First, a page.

Solid-state disk (SSD) drives are all the rage among techies. The drives use non-volatile NAND flash memory, meaning there are no moving parts. Because there is no actuator arm and read/write head that must seek out data on a platter like on a hard disk drive (HDD), they are faster in reading and, in most cases, writing data.

Toshiba has begun volume shipments of solid-state drives ranging up to 512GB in size, as these hyper-fast storage options bulk up on capacity.Drives are also offered in 64GB, 128GB, and 256GB capacities and are built on a 43-nanometer manufacturing process using multi-level cell (MLC) technology. MLC technology allows drive makers to increase capacity while keeping production costs under control.

All drives come in either a 1.8-inch enclosure, typically used in ultraportable laptops, or a 2.5-inch housing, the standard size for mainstream laptops.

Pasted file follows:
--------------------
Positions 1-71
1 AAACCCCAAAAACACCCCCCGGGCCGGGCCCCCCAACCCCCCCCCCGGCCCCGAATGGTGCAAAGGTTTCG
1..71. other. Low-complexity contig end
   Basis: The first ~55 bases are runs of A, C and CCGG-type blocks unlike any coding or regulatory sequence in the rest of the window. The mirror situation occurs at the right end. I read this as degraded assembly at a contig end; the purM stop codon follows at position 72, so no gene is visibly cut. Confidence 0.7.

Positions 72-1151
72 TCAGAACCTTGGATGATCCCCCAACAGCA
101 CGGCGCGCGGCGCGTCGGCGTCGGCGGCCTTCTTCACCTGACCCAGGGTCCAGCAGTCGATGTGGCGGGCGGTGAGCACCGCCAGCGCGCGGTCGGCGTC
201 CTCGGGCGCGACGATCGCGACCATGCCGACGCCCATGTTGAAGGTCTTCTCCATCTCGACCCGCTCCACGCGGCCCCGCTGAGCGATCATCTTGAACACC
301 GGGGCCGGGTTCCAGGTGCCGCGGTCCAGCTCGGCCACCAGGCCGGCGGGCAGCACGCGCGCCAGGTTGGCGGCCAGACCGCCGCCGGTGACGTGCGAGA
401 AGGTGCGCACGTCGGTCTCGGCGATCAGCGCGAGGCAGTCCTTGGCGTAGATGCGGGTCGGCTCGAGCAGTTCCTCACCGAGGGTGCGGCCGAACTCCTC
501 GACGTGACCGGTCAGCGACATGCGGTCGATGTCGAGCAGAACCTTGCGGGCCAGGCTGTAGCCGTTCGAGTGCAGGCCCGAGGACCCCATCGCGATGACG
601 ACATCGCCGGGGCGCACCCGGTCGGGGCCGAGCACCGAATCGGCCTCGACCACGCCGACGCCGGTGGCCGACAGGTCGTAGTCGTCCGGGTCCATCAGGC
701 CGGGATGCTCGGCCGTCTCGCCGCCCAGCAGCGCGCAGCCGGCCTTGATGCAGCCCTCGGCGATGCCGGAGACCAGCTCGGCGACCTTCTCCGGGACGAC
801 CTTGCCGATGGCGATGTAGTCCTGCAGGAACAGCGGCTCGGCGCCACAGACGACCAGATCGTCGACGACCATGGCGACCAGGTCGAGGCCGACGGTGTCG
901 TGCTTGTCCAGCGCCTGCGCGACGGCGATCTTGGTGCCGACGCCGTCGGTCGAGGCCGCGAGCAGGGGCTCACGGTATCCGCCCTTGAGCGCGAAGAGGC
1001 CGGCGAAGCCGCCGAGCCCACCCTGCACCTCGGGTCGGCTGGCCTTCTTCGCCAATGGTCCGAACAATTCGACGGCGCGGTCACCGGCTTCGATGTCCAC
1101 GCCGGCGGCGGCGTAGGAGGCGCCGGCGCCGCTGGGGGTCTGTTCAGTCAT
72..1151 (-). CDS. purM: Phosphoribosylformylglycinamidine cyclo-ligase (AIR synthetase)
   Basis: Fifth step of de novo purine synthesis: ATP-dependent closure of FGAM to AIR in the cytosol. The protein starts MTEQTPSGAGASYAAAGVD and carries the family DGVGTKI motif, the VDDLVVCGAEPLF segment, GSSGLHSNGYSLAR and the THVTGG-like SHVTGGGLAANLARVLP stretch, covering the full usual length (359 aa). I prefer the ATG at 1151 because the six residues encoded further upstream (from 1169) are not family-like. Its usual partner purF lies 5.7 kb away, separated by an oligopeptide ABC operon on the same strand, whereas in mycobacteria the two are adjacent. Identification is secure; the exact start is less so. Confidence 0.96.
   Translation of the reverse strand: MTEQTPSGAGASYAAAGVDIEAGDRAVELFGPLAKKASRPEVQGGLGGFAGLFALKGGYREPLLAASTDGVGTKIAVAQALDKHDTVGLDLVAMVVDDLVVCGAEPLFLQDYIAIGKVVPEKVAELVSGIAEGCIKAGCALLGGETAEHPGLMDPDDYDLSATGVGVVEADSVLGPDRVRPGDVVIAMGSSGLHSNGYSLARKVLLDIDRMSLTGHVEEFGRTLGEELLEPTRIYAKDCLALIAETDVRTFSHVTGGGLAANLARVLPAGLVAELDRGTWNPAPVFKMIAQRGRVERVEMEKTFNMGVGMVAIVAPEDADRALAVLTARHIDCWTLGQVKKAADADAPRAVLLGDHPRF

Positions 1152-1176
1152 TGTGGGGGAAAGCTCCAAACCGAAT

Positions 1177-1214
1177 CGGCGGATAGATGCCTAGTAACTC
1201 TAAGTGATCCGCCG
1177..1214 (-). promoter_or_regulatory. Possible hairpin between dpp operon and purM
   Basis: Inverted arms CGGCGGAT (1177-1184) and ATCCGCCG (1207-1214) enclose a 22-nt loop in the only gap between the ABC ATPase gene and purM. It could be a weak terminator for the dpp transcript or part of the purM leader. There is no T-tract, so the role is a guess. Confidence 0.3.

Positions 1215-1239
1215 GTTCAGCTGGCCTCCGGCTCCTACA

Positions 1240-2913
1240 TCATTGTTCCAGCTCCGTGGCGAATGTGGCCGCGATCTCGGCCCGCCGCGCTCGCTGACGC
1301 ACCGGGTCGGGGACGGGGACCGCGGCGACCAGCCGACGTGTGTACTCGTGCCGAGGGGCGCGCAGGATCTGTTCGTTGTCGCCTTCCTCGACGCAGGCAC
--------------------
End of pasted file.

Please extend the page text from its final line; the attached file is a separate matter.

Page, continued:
Now why to go for SSD’s:
  • This seems to be the future.
  • Faster access to data.
  • Faster boot time.
  • No Moving parts unlike the HDD, hence they are more robust.
  • No acoustic problems, almost zero noise.
  • Power Consumption is less, hence more battery life.When failures occur, they tend to happen predominantly while writing, or erasing cells, rather than upon reading cells. With magneto-mechanical drives, failures tend to occur while reading. If a drive detects failure on write operations, data can be written to a new location. If a drive fails on read, then data is usually lost permanently.
Now why not to go for SSD’s:
  • Its expensive compared to the sata hdd’s and the price difference is almost maintained through out, atleast for now.
  • Can go kaput on power surges, well this applies to the HDD’s as well.
  • The technology is still evolving and may need a few more years in R&D to come up with a technology which can deliver SSD’s with a price, atleast comparable to the HDD’s.

    Conclusion:Hard Drives will soon become ancient by computer tech standards….

    Sources:, and ofcourse wikipedia….